To accomplish this we will need to call a robust and energetic priest who not only can preach and take care of us pastorally but also is an administrator, a networking social media maven, and, dare we say, a bit of a charismatic evangelist!
WHY ROMANIA?: PARISHIONER LISA MONDORI PROVIDED SOME ANSWERS -- If you attended the Forum, you now know more about Romania than 99% of the population in Southern California. Why? Because that is where Lisa Mondori will be retiring to momentarily. Again, why? It's a long story which she condensed to 45 minutes Sunday morning. She expertly and entertainingly described a Journey which makes my checkered career look pretty pedestrian. It started with law school and then ten years in Japan assisting in their purchases of U.S. assets in the 1980's until the 1989 crash; the Peace Corp at age 45 where she was posted to northeast Romania for 2 years; five years in a law firm in California; and ultimately joining World Vision International as an attorney focusing on the Balkans and the Middle East for 10 1/2 years. Along the way, in 2010 she bought half of a plot in the region of Bucovina where she had previously been posted and had made friends. This is a very rural area bordering Ukraine and is increasingly known for the concentration of its Painted Monasteries.
As she began to think about her retirement, her Romanian friends convinced her to join them in building two cottages on the property they had purchased together. Although this process has provided her with many unexpected surprises, the cottage is nearly completed; and the pictures of her new home she showed us look very attractive. She will be heading over there soon.
Having been aware for sometime of Lisa's plan, we had had some discussions about the draw of Romania other than friends. She addressed this briefly Sunday, and I want to take this opportunity to expand on her decision because I think it is something far too few people in this country are thinking about. Here is the other DRAW for her: She can live there very, very comfortably on her Social Security. Yes, there is inflation, but the cost of living is such that she does not have to worry about affording whatever life style she decides to choose.
Were she to stay in California, this would not be the case. Housing is unaffordable, rents continue to rise, the safety nets of Social Security and Medicare continue to be reduced, AND we all are living much longer than was ever anticipated, thus challenging the sustainability of many people's resources. For an in depth study into what the U.S. is facing as the upcoming 'silver tornado' of retirees begins to materialize, I recommend that you google "America Is Running Out Of Family Caregivers, Just When It Needs Them Most". Some things for you to consider: 1) Every day 10,000 people turn 65 -- In 2020 there will be 56 million people 65 and older, up from 40 million in 2010! 2) Today 34.2 million people provide unpaid care to those 50 and older -- These caregivers, 95% family, provide an estimated $500 billion worth of free care annually, three times Medicaid's professional long term spending. 3) A full time home health care aide costs on average $49,000 a year, a nursing home private room close to $100,000. 4) Affordable long term health care insurance is either unaffordable now (because of increased life expectancy) or not offered at all. One way to avoid the above potential problems -- MOVE TO ROMANIA!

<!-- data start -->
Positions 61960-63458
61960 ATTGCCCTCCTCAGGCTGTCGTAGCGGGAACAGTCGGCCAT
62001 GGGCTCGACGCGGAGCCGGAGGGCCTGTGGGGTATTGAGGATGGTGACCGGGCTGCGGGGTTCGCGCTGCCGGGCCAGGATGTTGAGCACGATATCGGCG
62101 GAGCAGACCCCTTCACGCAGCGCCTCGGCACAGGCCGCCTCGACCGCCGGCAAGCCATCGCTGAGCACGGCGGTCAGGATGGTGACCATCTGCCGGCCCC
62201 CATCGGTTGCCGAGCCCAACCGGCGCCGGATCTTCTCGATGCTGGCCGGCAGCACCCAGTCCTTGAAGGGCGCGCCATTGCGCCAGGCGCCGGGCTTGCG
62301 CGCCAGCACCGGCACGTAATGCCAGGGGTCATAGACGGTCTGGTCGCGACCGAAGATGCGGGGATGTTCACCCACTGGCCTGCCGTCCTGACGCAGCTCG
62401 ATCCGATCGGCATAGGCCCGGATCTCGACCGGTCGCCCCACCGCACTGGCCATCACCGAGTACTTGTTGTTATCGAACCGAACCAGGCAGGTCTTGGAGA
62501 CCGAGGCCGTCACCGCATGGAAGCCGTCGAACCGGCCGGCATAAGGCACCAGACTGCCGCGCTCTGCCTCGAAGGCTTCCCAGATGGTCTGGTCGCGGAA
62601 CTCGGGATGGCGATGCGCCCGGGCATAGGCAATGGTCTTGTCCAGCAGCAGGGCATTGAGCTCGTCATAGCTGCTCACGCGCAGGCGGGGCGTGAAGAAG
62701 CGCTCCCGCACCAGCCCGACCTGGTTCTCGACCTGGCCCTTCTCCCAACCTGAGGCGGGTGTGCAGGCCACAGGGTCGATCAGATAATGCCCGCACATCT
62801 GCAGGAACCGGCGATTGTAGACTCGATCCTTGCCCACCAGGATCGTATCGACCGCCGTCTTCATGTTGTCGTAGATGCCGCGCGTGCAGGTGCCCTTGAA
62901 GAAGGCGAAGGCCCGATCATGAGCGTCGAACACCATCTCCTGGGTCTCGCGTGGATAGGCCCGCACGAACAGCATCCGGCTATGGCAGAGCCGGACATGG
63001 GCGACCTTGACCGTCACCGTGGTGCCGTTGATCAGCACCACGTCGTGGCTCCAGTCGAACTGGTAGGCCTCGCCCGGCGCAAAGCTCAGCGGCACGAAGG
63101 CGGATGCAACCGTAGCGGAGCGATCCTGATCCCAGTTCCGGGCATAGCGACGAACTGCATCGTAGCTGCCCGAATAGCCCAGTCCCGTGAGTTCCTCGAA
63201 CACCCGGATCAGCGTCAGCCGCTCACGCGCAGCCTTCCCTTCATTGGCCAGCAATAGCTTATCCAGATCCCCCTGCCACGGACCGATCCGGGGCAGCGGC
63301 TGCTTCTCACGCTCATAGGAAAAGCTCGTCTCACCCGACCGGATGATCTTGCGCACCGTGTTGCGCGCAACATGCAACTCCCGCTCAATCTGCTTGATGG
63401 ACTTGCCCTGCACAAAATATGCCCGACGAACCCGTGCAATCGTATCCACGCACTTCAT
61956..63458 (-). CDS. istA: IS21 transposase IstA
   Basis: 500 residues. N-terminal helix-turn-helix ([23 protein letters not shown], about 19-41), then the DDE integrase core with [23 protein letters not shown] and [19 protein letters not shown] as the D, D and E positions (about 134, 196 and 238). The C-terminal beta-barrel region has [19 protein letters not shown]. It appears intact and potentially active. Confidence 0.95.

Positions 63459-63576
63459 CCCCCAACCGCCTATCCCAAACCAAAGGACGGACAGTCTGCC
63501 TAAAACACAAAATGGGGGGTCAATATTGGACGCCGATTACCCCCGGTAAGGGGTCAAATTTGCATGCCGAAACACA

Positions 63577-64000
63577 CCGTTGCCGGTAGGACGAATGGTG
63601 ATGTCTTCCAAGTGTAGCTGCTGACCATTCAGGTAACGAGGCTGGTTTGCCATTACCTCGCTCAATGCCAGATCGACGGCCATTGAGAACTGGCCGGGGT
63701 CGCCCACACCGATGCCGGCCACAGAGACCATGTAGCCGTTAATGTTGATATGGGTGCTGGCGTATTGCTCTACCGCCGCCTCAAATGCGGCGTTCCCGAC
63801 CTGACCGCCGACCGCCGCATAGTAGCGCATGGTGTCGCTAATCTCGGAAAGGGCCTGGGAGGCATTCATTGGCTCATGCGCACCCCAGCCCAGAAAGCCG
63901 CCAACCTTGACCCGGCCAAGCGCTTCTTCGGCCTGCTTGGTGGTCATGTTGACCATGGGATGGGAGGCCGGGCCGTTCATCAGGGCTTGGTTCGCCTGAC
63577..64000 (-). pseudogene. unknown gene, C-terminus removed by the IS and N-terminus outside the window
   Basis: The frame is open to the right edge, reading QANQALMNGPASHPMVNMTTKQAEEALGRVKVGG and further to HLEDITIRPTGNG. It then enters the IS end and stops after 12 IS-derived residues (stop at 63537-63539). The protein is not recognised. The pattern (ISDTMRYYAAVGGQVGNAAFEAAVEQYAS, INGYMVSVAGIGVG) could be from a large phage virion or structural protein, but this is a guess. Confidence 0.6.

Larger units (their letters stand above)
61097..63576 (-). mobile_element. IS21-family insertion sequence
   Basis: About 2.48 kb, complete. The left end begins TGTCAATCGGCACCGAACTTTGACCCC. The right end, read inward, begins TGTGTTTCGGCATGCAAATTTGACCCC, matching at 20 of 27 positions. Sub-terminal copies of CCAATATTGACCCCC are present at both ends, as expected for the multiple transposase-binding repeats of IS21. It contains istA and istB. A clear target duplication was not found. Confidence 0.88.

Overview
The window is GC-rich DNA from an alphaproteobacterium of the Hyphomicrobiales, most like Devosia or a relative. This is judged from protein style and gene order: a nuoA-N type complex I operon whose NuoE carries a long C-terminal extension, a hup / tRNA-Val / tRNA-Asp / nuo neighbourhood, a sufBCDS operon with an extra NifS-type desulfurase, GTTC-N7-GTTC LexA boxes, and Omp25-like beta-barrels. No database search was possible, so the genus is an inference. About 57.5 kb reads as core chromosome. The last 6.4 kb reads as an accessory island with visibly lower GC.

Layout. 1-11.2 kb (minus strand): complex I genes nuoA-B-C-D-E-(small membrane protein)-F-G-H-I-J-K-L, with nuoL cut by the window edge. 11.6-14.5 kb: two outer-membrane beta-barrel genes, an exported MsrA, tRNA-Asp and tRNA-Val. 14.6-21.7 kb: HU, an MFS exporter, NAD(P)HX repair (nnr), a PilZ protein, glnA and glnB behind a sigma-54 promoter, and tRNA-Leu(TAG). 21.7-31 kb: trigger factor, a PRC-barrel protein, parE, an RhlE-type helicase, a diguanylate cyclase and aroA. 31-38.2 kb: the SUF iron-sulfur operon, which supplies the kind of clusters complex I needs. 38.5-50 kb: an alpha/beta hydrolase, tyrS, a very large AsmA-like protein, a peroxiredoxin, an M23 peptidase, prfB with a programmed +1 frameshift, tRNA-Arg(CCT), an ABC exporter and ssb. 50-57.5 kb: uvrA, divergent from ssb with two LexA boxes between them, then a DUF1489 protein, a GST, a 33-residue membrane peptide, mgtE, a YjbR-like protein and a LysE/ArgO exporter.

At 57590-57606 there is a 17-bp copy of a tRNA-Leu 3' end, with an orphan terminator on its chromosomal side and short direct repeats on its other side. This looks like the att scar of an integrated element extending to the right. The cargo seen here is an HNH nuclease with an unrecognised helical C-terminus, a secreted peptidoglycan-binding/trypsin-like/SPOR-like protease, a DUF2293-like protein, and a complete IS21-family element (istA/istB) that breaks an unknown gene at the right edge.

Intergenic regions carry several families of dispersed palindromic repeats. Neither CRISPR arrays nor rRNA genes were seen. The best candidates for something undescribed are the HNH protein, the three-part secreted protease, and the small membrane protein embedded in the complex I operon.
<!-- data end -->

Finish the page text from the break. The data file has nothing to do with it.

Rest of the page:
SOME RELEVANT STORIES TO INTRODUCE AT YOUR NEXT COCKTAIL PARTY -- Keep in mind that one reason for Lisa making her decision is that she did not own her own home so she did not have any equity to supplement her retirement.
1) A house on North Myrtle in Monrovia where Lisa lived just sold for over $900,000. It contains about 1,200 square feet!
2) My brother tells me that Clark (Las Vegas) and Washoe (Reno) Counties in Nevada are growing rapidly because California residents are moving east to purchase affordable housing AND to avoid paying a state income tax.
3) The Diocese of Los Angeles has over 140 parishes and mission churches. Unfortunately, many have sold their Rectories over the years to balance their budgets. So, when it comes time to call a new priest, their options most likely will be limited to candidates already living in Southern California. COS OWNS ITS OUR RECTORY!!!
4) A friend I worked with for twenty years settled in the East Bay in Northern California; but when her husband retired recently, they decided to leave California to preserve their financial resources. They have bought a nice home in Austin, Texas, for much less and have no state income tax.
5) The Rev. Canon George Woodward who recently retired as Rector of St. Edmund's had moved out of the Rectory and purchased his own home eighteen years ago. Although not in his original retirement plans, he was called to be the Rector of St. Paul's in San Miguel de Allende, Mexico. He reports that the equity in his home will go a long, long way there because the cost of living is so much less. By the way, he estimates that half of his parishioners are American citizens who spend at least six months of the year in San Miguel because it is less expensive than home.
6) PIMCO, the world's largest fixed income investment manager, just announced that it will be hiring 1,000 programmer and software professionals to staff a new, state of the art data processing center. Although PIMCO's home office is in Corona Del Mar, the facility will be located in Austin, Texas, for all of the above reasons.
7) While not moving out of the state or the country, Fuller Seminary is relocating from Pasadena for some of the same above reasons, particularly because of the affordability of housing for faculty and students. Interestingly, where Fuller plans to move is to the campus now occupied by the Claremont School of Theology which, for many of same above reasons, is trying to move to Oregon.
The Bottom Line: Anyone approaching retirement these days needs to think creatively about how the next probably long chapter of their Journey is going to look. Just say'in.